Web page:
▶︎ Nimic is on Mubi.

There’s a reductive tendency in film discourse to assume a natural trajectory from short-form to feature-length productions, with the former solely acting as a stepping stone for aspiring directors looking for their big break. This line of thinking not only does a disservice to the many filmmakers who actively prefer to work in a shorter format, but also to the works themselves. Some stories are simply better told via the poetic punch of a short film. Nimic is one of them. 

Here Yorgos Lanthimos is back up to his old tricks, cooking up a bitesize morsel of dis-ease that condenses the Greek director’s trademark black-comic disturbia into a neat 12-minute package. The protagonist (Matt Dillon, credited as Father) is a cellist, rehearsing in a sophisticated, modern auditorium. On his way home, he asks a woman (Daphne Patakia) “Do you have the time?”; she responds with the same question. The mimicry escalates from here. 

Staples of Lanthimos’s style – like the fish-eye lens and CCTV-style pans – return and are used with astute sparseness. They add a paranoid nervousness to the family’s luxurious townhouse and its surrounding ivy-adorned neighbourhood, a justified sense of impending threat. 

After premiering at Locarno Film Festival back in 2019, the short film has finished its lengthy flight around the festival circuit and settled on streaming platform Mubi, a service that often acts as home for short works by arthouse directors – Nimic is now nestled alongside Jonathan Glazer’s lockdown-shot Strasbourg 1518 and Luca Guadagnino’s Valentino fashion showcase The Staggering Girl, among others.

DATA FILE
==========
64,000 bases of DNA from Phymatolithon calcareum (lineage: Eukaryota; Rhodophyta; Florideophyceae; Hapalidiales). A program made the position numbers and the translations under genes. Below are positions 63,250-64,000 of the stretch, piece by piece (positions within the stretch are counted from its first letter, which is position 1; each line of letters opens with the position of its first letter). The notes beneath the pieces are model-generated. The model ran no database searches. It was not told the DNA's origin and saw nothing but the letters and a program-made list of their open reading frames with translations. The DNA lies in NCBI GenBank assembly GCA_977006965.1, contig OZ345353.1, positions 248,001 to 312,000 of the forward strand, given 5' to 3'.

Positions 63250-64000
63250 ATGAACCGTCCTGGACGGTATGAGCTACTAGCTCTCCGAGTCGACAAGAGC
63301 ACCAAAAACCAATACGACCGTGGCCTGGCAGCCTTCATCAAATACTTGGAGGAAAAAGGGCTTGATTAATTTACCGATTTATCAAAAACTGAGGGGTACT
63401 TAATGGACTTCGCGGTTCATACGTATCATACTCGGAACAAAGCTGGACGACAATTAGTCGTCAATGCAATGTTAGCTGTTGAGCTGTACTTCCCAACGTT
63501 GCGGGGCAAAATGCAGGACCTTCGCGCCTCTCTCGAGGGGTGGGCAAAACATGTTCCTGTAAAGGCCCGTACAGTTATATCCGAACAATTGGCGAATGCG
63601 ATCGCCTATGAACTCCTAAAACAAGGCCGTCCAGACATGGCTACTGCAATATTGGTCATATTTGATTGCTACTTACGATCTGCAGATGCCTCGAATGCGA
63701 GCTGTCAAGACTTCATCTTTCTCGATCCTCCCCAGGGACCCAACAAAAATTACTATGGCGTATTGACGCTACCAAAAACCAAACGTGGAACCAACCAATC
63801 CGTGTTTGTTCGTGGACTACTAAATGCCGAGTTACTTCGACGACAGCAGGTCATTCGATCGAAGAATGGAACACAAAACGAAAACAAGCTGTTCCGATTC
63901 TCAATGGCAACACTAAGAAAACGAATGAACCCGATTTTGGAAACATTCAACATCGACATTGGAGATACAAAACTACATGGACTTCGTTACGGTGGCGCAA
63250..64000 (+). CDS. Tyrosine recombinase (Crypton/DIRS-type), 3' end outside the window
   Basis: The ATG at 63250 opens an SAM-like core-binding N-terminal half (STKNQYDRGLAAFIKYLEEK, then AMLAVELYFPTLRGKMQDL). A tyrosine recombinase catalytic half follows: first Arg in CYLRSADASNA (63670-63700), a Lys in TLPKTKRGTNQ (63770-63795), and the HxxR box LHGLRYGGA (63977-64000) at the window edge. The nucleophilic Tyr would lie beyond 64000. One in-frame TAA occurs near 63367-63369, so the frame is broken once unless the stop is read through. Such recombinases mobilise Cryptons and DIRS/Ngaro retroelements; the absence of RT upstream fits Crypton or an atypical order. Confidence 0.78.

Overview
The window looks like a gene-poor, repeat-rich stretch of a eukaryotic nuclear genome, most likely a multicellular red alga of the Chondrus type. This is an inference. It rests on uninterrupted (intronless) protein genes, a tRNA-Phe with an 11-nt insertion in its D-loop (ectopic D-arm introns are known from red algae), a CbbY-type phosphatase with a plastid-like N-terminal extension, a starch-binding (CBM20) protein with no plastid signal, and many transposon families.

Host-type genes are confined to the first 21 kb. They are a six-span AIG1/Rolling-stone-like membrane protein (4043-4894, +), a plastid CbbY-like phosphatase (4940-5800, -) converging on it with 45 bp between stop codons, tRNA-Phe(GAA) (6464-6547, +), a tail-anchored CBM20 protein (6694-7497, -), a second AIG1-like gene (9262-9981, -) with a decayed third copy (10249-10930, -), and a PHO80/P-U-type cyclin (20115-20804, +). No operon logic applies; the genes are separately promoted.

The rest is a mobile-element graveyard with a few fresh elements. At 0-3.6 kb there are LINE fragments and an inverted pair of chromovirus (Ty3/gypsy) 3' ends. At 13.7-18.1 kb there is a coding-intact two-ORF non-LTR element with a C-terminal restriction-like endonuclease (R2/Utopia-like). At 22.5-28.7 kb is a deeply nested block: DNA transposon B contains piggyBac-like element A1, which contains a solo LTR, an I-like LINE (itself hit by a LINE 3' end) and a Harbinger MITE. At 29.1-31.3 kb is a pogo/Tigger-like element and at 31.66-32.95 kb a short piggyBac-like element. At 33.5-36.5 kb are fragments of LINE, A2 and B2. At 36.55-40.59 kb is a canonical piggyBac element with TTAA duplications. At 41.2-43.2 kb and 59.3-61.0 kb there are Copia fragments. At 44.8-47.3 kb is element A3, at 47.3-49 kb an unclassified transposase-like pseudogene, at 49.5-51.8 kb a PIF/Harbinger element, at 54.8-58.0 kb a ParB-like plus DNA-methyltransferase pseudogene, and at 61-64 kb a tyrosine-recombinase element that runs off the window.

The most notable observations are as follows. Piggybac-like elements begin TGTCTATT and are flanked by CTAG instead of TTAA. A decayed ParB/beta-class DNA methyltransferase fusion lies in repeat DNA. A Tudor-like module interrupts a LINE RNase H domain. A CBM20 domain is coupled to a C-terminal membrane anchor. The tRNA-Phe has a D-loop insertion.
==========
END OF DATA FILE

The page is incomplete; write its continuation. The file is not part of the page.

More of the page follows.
Despite car manufacturer Mini getting a closing ‘in partnership with’ credit, this isn’t a spon-con advertorial like The Staggering Girl, or Wes Anderson’s films for H&M and Prada, or Martin Scorsese’s absurd $70 million-budgeted promo for a Macau casino-resort. There’s a reassuring absence of automobile-related content in Nimic to assuage fears that we are being sold a product by subterfuge. Instead, the subway is transportation of choice for the protagonist, and it is here where his fateful meeting with his mimic occurs. 

Daphne Patakia is electric in her copycat role, a performance of slowly intensifying manic glee that crescendos with a Joker grin and the ravenous demolition of a hard-boiled egg, simultaneously comic and threatening. Matt Dillon is very much the straight-man here, acting with passive bemusement that elevates the weirdness of Patakia and the supporting cast.

Although Nimic doesn’t have the space to cultivate Dogtooth’s nauseous discomfort, or the delirious, wicked mania of The Favourite to the same overwhelming extent, it’s a short, sharp shock of what makes Lanthimos’s films so compelling, and deserves to sit alongside his longer films as an equal and valued addition to the oeuvre.

Sign up for Sight & Sound’s Weekly Film Bulletin and more

News, reviews and archive features every Friday, and information about our latest magazine once a month.